You're not paranoid if they really are stalking you, right?
It turns out that insurance companies may check Facebook and other social media sites, looking for evidence of fraud. The concept isn't completely new. We've also discussed divorce lawyers and private investigations searching for evidence of infidelity on Facebook and other social media.
The Los Angeles Times profiled Nathalie Blanchard, who took a medical leave in early 2008 from her job while she struggled with depression. She started receiving monthly disability benefits from her insurer. However, after one year, the payments suddenly stopped.
It turns out that her insurance company discovered recent photos of her enjoying herself on the beach and hanging out at a pub, and determined that she was not depressed and therefore ready to return to work, said Tom Lavin, Blanchard's attorney. The insurance company had checked Facebook to monitor fraud.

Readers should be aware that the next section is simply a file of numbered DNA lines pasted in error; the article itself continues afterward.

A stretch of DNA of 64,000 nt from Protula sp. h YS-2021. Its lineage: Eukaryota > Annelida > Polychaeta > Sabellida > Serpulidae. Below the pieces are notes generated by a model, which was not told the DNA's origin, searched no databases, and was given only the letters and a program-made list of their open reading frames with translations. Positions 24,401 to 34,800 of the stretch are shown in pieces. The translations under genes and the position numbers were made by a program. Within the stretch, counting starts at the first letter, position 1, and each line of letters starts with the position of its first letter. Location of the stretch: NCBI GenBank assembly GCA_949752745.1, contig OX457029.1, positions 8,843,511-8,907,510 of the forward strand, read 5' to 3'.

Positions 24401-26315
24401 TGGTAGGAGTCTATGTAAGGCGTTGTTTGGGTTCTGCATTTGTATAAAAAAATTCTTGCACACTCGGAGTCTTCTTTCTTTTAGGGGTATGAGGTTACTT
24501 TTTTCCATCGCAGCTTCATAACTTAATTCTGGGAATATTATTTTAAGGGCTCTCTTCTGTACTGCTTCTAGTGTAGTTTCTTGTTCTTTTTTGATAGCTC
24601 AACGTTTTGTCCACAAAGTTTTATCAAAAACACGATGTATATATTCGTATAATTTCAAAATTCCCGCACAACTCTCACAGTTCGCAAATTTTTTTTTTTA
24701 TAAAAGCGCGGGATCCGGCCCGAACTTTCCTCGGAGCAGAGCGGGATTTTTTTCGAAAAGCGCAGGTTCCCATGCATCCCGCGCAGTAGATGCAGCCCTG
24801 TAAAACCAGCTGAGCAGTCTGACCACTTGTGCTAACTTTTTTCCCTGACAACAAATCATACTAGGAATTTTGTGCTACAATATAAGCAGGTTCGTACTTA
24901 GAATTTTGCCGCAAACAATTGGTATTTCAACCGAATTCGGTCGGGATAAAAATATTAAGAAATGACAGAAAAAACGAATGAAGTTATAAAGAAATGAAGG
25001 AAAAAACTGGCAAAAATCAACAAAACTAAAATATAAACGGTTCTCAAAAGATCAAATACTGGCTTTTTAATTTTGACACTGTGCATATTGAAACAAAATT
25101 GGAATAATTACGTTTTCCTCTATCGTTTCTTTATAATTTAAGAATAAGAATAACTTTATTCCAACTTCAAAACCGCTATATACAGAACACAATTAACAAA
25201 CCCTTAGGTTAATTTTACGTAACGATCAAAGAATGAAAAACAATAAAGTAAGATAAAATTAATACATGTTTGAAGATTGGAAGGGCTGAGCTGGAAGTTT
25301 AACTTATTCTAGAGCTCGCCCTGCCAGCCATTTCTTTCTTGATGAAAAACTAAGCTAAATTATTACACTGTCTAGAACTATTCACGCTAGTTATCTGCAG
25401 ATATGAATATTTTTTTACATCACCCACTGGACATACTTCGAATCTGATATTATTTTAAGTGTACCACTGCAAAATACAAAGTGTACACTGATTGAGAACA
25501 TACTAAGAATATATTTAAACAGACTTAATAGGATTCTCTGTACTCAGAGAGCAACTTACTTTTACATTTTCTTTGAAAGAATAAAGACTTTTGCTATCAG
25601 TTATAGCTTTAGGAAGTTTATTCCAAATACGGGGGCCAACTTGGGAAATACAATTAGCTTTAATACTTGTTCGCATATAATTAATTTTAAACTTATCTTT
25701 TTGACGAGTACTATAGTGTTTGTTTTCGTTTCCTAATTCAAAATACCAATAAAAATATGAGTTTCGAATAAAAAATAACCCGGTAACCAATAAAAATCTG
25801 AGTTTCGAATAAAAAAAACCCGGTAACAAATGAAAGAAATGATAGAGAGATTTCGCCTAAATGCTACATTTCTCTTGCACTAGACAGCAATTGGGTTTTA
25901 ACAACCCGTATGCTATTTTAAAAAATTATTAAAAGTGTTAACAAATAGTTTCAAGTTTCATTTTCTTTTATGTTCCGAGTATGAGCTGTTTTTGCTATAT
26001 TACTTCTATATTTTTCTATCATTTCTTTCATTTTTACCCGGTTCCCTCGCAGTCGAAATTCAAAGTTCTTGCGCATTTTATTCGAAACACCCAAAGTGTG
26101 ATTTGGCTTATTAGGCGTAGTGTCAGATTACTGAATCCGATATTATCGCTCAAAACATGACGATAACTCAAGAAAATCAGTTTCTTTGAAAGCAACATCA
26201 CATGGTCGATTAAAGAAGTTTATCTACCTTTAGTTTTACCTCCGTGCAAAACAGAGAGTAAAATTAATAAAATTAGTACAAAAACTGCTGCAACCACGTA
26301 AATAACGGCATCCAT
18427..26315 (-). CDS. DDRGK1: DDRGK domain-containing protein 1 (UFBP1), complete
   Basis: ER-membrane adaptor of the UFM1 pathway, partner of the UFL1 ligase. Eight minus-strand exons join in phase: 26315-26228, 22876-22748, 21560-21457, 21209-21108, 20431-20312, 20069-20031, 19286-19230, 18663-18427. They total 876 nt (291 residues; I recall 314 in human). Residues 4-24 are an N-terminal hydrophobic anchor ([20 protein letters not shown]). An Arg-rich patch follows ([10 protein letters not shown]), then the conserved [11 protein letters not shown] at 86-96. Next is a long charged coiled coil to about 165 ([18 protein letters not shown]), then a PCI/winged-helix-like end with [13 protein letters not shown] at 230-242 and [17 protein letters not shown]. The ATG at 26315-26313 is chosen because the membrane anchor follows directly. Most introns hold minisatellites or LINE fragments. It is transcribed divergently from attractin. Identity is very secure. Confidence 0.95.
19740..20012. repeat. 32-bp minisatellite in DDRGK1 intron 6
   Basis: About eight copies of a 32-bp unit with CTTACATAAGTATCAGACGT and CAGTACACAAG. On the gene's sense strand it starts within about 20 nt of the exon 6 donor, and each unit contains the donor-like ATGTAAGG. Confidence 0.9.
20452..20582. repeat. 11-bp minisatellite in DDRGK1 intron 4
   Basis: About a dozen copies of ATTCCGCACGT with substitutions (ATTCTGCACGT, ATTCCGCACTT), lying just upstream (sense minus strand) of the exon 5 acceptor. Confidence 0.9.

"They just assumed from the pictures that she was a fraud," Lavin said, the LA Times reports, "without investigating further before terminating Nathalie's benefits."
Blanchard cried foul and sued her insurance company, contending that they failed to contact her doctor and never informed her that they were cutting off payments. The case is schedule to go to trial in January 2012.
The insurance company has denied Blanchard's Facebook allegations, saying "We would not deny or terminate a valid claim solely based on information published on websites such as Facebook."
It's definitely a wakeup call for everyone that is using social media. They may very well be watching you.
- Insurers mine social networks for fraud (UPI)
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- Buying Car Insurance (FindLaw)